Day two began with a win in the discus (44.62 meters), a sixth-place finish in the 1,500 (4:54.84) and PRs for third in the pole vault (4.55 meters) and second in the 110 hurdles (15.03 seconds). Cheered on by friends and family, Chapman was loose and relaxed heading into the javelin, the penultimate event of the weekend.
“I was basically just having a blast,” he recalled.
On his first javelin throw, the spear soared farther than he realized he was capable of heaving it — 60.37 meters (198 feet).
“I’ve been throwing the javelin for seven years now and never had it all come together like it did on that throw,” Chapman said. “Again, something just clicked.”
Never taking track seriously until his senior year at Thetford, Chapman formed a strong relationship with former Panthers coach Joel Breakstone that season and set VPA D-III records in the javelin, discus and shot put, breaking his own previous shot put mark with a heave of 47 feet, 4 inches at the 2008 state meet. A perennial contender as much then as it is today, Thetford placed second to South Royalton at the state meet as Chapman began pondering a future in track.
“Thetford was a great place to start,” he said. “It’s small, but you’ve got a lot of kids there who love to compete and Joel was a great motivator. It was really that senior year when I started to realize track could be something I continued with.”
After a postgraduate year at Connecticut’s Loomis-Chaffee High School, Chapman enrolled at Maine’s Bates College, where he qualified for the Division III nationals in multiple indoor and outdoor events in 2010, missing the latter competition because of a torn pectoral muscle sustained while practicing discus.
“That kind of gave me time to look at Bates outside of track and from the standpoint of academics,” said Chapman. “It’s a great liberal arts school, but it wasn’t necessarily right for me.”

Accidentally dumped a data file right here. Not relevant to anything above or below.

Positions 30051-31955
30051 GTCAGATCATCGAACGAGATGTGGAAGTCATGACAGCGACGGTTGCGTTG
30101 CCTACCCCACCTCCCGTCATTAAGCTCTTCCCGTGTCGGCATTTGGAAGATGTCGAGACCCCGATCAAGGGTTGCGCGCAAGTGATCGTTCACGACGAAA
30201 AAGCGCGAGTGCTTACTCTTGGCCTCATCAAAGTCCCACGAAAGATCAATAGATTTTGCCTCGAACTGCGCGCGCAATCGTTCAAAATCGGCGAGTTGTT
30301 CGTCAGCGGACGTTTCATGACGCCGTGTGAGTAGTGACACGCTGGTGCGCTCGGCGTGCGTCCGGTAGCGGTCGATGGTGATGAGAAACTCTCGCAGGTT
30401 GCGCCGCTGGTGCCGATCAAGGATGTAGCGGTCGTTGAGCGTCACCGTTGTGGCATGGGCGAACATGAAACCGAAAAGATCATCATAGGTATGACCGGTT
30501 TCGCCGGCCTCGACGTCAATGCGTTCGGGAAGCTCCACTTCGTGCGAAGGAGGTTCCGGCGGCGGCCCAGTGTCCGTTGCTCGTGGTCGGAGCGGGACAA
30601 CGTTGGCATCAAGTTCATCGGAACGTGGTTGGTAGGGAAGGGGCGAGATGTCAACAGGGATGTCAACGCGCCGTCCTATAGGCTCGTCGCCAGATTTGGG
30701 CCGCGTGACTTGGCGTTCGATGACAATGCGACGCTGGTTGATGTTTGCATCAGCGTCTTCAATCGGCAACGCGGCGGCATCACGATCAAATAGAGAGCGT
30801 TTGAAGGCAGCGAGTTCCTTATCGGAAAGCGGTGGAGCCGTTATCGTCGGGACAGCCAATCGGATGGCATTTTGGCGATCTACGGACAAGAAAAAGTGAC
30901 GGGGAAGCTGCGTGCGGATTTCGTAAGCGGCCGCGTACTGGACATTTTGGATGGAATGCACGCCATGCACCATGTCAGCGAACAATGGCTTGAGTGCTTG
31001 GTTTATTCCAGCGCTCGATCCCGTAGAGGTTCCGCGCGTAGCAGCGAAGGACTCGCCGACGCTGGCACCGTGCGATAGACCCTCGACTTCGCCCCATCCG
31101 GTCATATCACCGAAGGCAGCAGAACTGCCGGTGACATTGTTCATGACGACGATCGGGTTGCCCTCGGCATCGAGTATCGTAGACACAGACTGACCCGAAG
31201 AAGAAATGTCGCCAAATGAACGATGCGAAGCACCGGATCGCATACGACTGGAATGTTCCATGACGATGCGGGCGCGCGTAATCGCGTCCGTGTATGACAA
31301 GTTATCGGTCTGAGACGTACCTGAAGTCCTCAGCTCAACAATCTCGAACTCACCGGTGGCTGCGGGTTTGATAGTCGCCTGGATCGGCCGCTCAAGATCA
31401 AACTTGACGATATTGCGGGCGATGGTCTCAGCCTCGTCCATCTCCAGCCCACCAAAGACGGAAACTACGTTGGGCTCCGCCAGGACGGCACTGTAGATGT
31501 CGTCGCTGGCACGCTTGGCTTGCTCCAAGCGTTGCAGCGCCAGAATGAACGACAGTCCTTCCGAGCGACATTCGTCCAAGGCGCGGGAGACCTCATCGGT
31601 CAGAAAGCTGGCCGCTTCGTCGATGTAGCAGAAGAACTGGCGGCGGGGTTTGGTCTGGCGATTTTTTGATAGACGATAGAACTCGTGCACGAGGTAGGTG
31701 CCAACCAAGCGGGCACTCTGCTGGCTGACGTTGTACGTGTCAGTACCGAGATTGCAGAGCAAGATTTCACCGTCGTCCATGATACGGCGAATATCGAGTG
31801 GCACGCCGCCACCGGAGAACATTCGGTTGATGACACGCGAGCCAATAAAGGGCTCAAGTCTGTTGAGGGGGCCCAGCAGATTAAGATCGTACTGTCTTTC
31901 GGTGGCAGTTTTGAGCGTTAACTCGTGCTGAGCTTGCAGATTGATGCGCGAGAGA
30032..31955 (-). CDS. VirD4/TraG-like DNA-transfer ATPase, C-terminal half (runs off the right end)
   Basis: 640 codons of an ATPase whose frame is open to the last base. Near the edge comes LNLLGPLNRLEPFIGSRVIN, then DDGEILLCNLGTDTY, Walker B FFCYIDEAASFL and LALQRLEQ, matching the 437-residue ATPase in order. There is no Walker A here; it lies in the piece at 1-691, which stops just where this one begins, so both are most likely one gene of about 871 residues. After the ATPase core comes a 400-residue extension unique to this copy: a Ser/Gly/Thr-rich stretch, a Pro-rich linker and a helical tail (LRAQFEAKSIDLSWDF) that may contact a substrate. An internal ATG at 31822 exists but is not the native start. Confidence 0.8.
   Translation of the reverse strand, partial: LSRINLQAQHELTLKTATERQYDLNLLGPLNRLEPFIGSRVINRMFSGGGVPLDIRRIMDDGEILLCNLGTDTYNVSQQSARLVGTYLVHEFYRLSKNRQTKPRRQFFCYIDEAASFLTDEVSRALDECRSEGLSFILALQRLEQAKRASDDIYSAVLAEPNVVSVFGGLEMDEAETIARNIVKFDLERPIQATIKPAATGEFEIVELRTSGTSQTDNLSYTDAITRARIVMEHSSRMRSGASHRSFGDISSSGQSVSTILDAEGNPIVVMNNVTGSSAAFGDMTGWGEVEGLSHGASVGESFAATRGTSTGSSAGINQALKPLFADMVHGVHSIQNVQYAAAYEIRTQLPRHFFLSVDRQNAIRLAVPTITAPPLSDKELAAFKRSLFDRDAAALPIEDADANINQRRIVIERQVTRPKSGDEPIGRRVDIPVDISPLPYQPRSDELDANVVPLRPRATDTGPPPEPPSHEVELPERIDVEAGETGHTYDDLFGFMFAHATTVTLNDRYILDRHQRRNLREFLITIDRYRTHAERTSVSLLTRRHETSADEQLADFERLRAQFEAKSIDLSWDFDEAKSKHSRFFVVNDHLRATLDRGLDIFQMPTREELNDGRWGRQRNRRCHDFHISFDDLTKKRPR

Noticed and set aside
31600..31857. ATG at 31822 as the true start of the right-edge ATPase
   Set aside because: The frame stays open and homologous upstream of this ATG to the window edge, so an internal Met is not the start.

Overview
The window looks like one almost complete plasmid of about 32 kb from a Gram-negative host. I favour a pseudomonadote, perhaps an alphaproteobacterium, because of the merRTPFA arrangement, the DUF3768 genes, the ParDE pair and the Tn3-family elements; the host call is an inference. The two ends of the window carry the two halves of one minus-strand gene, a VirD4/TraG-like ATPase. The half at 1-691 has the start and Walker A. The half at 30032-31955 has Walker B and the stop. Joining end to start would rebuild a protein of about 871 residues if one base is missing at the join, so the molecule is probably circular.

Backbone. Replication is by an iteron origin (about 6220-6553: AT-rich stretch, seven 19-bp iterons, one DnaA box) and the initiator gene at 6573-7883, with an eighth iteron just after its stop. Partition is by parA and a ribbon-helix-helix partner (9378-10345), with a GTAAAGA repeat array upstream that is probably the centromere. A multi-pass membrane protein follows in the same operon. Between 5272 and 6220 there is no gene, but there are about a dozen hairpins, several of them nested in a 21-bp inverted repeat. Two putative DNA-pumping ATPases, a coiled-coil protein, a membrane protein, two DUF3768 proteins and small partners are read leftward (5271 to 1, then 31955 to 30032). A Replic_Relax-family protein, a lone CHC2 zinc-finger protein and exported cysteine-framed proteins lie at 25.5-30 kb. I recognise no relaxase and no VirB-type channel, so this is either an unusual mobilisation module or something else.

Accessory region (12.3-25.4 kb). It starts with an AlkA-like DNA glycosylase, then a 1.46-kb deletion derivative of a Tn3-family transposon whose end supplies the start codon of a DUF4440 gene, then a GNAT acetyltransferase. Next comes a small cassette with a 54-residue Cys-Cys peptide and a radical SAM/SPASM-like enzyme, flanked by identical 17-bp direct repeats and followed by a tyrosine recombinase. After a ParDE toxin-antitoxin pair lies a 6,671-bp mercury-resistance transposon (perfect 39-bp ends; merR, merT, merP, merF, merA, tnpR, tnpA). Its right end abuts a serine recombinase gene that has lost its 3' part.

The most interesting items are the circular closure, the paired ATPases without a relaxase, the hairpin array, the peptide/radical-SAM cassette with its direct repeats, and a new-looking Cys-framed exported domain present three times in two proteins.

Chapman joined a Loomis-Chaffee friend for a visit to the UConn campus that summer and, after reading up on the school’s sports nutrition program, decided to transfer.
Walking on to the Huskies’ track team, it didn’t take Chapman long to make an impact. He placed fourth in the heptathlon at the Big East indoor championships and fifth at IC4As before earning his runner-up finish in the outdoor Big East decathlon in 2011.
With a semester of eligibility remaining at UConn, which he’ll use next spring, Chapman isn’t ruling out a career in track after college. It’s not something he’d ever really pondered before his recent performance at the Big East championships.
“Realistically, if you’re scoring in the 6,600s (in the decathlon), you’re probably going to be done with track once college is over,” he said. “To score (7,437), to me, kind of legitimizes what I’m doing and makes me think about qualifying for the USA National Championships after college, making a name for myself and eventually going for the Olympic trials.
“But we’ll see how I do next year and we’ll see how everything comes together. ... The most important thing is to enjoy what you’re doing. If you’re not competing for the love of it and you’re competing because you want a certain score or a certain place, you’re not going to enjoy the journey.”
Jared Pendak can be reached at firstname.lastname@example.org or 603-727-3306.